How to survive as a startup

By 3 april 2017News

All startups have different goals but one they all share is the desire to grow in order to succeed. This may sound like a natural process but only 1 in 10 startup companies actually achieve it. The main reasons for this are: the team, the money or the idea itself is just not good enough. Nicholas Morgan, co-founder of Startup Focus, has experienced these hurdles with many startups. He helps companies to focus and grow by introducing the entrepreneurial accountability framework. With their experience in building companies’ Finance, Innovation Accounting, Governance and Stakeholder Management, they are able to help early-stage start-ups through 4 phases: get started, get ready, get worthy, keep going. The most important lesson he taught us is to make sure that your company is investment worthy. Not all companies are financially attractive, certainly not from the start. But by being able to show the right traction and validation of their proposition in the earlier stages, think of the early Uber or Facebook days, they still find the right funding path.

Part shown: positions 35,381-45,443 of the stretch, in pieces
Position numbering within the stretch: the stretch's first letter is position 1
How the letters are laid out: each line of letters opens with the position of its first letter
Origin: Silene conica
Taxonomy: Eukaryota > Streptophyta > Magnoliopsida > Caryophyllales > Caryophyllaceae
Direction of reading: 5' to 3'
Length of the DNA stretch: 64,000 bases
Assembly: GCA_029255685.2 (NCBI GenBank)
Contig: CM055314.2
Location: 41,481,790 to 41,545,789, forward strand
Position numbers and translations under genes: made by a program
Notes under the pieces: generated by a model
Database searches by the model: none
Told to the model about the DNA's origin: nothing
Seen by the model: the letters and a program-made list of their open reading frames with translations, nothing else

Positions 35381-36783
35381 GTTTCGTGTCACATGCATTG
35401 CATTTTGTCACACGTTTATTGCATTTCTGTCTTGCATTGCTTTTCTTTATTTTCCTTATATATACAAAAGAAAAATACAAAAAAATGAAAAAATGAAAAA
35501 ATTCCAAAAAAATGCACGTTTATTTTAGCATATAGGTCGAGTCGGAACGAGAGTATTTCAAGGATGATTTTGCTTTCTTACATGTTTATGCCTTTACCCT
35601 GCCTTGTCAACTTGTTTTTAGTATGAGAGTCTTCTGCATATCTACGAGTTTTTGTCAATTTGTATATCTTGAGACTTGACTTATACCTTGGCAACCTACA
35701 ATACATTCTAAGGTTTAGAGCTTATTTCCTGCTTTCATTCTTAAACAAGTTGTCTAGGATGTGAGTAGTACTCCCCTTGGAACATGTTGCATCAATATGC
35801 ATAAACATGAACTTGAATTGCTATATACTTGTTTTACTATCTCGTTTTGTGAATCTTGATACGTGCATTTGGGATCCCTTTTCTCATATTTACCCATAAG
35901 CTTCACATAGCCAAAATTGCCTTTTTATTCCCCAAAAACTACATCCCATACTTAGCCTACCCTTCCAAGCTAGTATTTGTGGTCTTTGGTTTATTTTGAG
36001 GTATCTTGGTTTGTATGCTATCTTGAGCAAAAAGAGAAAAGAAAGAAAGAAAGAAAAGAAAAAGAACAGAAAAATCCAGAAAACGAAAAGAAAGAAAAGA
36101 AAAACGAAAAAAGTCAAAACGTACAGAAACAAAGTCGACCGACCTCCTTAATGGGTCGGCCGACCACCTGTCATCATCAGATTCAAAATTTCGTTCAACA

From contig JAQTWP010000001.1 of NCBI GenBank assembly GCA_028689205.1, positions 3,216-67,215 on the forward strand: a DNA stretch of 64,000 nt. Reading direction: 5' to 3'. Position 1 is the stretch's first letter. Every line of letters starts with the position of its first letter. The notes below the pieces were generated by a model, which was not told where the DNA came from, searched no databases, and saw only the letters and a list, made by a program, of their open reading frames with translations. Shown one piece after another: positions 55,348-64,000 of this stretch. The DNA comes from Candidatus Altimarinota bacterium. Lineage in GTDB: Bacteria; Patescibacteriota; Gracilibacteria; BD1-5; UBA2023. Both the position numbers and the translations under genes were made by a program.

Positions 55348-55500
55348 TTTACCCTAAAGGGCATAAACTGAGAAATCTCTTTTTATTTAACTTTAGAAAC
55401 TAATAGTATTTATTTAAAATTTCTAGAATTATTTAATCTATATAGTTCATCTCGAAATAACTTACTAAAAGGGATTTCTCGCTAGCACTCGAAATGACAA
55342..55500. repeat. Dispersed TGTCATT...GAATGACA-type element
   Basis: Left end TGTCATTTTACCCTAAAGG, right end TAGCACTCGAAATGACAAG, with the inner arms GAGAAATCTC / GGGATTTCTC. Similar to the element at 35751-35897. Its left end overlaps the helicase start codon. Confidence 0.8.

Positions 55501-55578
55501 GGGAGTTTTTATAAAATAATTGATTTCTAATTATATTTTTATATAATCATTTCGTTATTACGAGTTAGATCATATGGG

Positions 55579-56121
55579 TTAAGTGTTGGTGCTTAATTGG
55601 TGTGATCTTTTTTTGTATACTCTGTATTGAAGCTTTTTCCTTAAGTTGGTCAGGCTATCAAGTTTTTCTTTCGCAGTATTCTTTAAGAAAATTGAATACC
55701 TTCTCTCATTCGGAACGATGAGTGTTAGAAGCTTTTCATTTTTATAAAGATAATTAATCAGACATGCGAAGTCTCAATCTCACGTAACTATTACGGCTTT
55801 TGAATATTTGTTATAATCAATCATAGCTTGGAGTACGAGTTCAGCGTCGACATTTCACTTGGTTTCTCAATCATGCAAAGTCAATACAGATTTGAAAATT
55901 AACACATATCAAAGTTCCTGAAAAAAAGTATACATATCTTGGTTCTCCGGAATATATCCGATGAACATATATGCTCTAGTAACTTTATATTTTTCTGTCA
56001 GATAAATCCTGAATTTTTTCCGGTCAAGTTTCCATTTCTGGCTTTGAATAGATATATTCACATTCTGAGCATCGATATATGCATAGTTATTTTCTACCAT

The next speaker at our Startup Boot event was Marc Jellema of Tom Kabinet. Tom Kabinet is a highly disruptive startup and so Marc has taught us how to survive such a company. Tom Kabinet is a company which enables consumers to buy or sell eBooks second hand. As you can imagine, a lot of writers and publishers did not agree with the idea and the second day after the company went live they received their first subpoena. The subject became very popular and the next day multiple lawyers knocked on their door offering to represent the case. In short, when you have a highly disruptive startup, the following lessons will help you survive:

Make sure you generate positive press. Make sure that when people google your company you have enough positive press to outweigh any negative press you may have received.

Operate with as few staff as possible. You cannot afford to have a lot of people on your payroll especially when your company is battling a legal case.

Be prepared for anything. The future is always uncertain. Make sure you prepare for at least two possible courses the future may take.

A disruptive start up company can survive by adapting and never giving up. A true testament to Marc’s passion and commitment is that despite all the difficulties the company has faced, when asked, Marc said that he would do it all again.

Chantal Veldhuizen

Author Chantal Veldhuizen

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